By our 3rd year in the Philippines, both my brother and sister were in University, and I was left alone, going to a new school, and ride alone in a car with a driver I detested. I was incredibly lonely, I had lots of friends, and life was good, but as usual, I was split in 2 and it was always difficult to keep things in check. Our personal driver just wasn’t the same. He wasn’t Mong Nardo. On one day, A navy car drove up in the queue of cars, it had Canadian diplomatic plates, the windows rolled down, and all I heard was ‘Buuuuudddddy” and a smiling Mong Nardo hopped out of the driver’s seat. I was so excited, I ran to him, and jumped into his arms screaming “Mong Nardo!!!” He laughed and hugged me back. Everyone in the queue stared at the strange sight, it was not normal to hug a driver, people were whispering, and making comments.  In my head, Mong Nardo had become my cherished Uncle, every time I left him, I told him I loved him, and he would respond back with an I love you. I am not sure we ever exchanged that in public, or that my parents every knew that I told a gentleman that was not of blood, or 50 years my senior, that I truly loved him like he was my uncle, but I didn’t care.

He handed me a lollipop, and told me that our family driver Ray was on the opposite end of the city and my Father ordered Mong Nardo to pick me up. I was so happy to see him, I asked him if we had time for our regular treat. He laughed and said “of course, buddy.” I got into the front seat, and we were off to our favourite little stand, to have a calamansi juice and a sweat treat to chat about school. It was our secret, every time he got a free chance to pick me up from school, we drove to the same stand, and sat on the hood of the car, and I told him all about school and boys, while he nodded and laughed, and told me about what his grandchildren were up to. I loved those moments, being in a part of Manila I normally didn’t go to, unless I was with Mong Nardo, eating local foods. He knew more about my life than my parents. He would then drop me off at home, usually to a parent less house and the rest of the local staff were busy preparing for another event or official visit. Mong Nardo, always seemed to know when I needed him, when I was at my loneliest.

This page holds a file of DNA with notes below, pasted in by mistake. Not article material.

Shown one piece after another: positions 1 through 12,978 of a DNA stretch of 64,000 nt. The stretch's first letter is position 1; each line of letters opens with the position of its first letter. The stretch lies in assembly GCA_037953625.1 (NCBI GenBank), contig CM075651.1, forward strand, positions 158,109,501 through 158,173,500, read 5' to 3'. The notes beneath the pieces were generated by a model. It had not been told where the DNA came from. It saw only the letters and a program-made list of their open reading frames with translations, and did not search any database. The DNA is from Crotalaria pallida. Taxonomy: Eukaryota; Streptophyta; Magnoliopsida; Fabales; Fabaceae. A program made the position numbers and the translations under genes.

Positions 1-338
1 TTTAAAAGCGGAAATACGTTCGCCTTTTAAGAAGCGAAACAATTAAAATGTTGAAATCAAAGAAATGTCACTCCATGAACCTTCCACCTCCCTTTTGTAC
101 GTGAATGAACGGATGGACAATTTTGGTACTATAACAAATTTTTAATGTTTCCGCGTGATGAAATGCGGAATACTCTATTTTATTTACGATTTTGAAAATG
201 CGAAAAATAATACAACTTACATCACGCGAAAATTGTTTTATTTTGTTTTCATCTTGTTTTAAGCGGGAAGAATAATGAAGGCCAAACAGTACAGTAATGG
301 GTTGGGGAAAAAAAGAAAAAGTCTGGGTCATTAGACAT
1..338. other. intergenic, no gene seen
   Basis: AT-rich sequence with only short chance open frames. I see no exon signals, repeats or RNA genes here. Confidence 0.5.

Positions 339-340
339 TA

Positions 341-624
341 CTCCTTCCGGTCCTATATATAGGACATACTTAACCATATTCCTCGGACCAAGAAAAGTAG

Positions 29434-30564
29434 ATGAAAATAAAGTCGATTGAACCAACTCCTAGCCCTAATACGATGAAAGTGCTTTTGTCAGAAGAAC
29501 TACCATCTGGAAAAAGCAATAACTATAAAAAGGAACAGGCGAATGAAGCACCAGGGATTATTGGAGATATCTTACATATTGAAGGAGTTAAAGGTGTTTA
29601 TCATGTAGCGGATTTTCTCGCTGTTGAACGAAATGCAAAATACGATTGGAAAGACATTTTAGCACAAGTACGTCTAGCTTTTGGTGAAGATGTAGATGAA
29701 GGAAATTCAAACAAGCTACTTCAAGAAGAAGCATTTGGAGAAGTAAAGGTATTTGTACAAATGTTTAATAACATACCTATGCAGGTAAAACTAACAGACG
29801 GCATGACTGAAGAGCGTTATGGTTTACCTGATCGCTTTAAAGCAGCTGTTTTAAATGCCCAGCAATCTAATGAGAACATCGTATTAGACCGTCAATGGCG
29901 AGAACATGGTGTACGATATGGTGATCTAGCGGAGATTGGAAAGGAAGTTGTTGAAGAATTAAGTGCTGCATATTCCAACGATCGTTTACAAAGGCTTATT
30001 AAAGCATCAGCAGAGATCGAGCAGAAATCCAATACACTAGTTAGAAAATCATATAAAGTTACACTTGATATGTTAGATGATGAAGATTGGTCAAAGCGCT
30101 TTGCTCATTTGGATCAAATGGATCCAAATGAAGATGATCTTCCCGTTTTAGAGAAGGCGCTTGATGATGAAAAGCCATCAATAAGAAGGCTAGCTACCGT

One afternoon, my Mother announced that she and my Father were going on a trip together. I would be left for 5 days alone in the house, or could go sleep next door at her best friends house (our neighbours happened to be my parents best friends, we did a lot together as a family). I cried. I was so upset, I didn’t want to be left behind. My Mother didn’t understand why I was so upset, but I don’t remember her trying to console me that much. I was 12, and absolutely petrified. My Father gave me the usual sh-peal of if something happened to them, I had every right to stay in the house until my Aunt arrived from Canada. The lecture and process had been hardwired into my brain, I knew the process, but it didn’t make it any easier. By the time I would leave for school, they would be gone. I was gutted. As much as I loved our neighbours, I didn’t want to sleep at their house. I wanted to stay in our house, I decided to sleep in my parents room, with the lights on, and the t.v blasting for company.

There he was, Mong Nardo arrived this next morning. Told Ray our personal driver to take a hike, and drove me to school. I cried the whole way to school, and told Mong Nardo how scared I was about being alone. He laughed and said “You not alone, buddy, I am here, and you are family, we will take care of you”. In many ways, I knew he was genuine, that he would be there if I needed anything. I dried up my tears, and got out of the car. The day dragged on, but there in the queue of cars, Mong Nardo was there again to pick me up. Telling me he rearranged his embassy work to make sure he could pick me up. He must have told the rest of the staff how scared I was, that night, Mong Nardo came back, and slept at the house, and I sat at the kitchen table with the staff, breaking all barriers of staff versus diplomatic kid. None of them waited on me, they just knew, I needed my family. I looked around that table, and for the first time in 3 years, I felt at home with all of these crazy characters, who were paid to work in the house, not embrace me as a family member.